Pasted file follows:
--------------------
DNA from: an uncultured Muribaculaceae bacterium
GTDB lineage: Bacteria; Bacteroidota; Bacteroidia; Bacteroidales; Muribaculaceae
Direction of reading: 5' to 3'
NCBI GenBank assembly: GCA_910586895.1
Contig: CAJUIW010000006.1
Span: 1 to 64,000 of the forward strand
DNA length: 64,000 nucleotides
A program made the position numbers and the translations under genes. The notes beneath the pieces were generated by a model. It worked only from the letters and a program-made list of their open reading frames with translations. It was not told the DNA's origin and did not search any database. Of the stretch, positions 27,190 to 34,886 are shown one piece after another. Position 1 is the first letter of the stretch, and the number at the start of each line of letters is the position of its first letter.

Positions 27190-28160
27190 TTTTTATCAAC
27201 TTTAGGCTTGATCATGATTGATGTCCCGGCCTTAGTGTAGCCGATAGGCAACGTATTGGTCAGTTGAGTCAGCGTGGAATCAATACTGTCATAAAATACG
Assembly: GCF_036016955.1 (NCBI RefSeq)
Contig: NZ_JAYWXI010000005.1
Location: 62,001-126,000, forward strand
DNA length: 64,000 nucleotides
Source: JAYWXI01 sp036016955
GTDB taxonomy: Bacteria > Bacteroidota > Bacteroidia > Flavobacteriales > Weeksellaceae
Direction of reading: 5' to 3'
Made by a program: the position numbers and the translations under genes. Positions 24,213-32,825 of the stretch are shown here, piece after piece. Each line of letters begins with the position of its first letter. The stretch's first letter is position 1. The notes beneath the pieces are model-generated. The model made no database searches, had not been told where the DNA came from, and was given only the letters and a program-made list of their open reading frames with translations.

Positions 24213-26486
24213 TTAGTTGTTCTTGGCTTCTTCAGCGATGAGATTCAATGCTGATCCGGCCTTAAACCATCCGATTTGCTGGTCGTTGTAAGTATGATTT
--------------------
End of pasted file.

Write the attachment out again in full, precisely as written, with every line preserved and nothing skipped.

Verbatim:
DNA from: an uncultured Muribaculaceae bacterium
GTDB lineage: Bacteria; Bacteroidota; Bacteroidia; Bacteroidales; Muribaculaceae
Direction of reading: 5' to 3'
NCBI GenBank assembly: GCA_910586895.1
Contig: CAJUIW010000006.1
Span: 1 to 64,000 of the forward strand
DNA length: 64,000 nucleotides
A program made the position numbers and the translations under genes. The notes beneath the pieces were generated by a model. It worked only from the letters and a program-made list of their open reading frames with translations. It was not told the DNA's origin and did not search any database. Of the stretch, positions 27,190 to 34,886 are shown one piece after another. Position 1 is the first letter of the stretch, and the number at the start of each line of letters is the position of its first letter.

Positions 27190-28160
27190 TTTTTATCAAC
27201 TTTAGGCTTGATCATGATTGATGTCCCGGCCTTAGTGTAGCCGATAGGCAACGTATTGGTCAGTTGAGTCAGCGTGGAATCAATACTGTCATAAAATACG
Assembly: GCF_036016955.1 (NCBI RefSeq)
Contig: NZ_JAYWXI010000005.1
Location: 62,001-126,000, forward strand
DNA length: 64,000 nucleotides
Source: JAYWXI01 sp036016955
GTDB taxonomy: Bacteria > Bacteroidota > Bacteroidia > Flavobacteriales > Weeksellaceae
Direction of reading: 5' to 3'
Made by a program: the position numbers and the translations under genes. Positions 24,213-32,825 of the stretch are shown here, piece after piece. Each line of letters begins with the position of its first letter. The stretch's first letter is position 1. The notes beneath the pieces are model-generated. The model made no database searches, had not been told where the DNA came from, and was given only the letters and a program-made list of their open reading frames with translations.

Positions 24213-26486
24213 TTAGTTGTTCTTGGCTTCTTCAGCGATGAGATTCAATGCTGATCCGGCCTTAAACCATCCGATTTGCTGGTCGTTGTAAGTATGATTT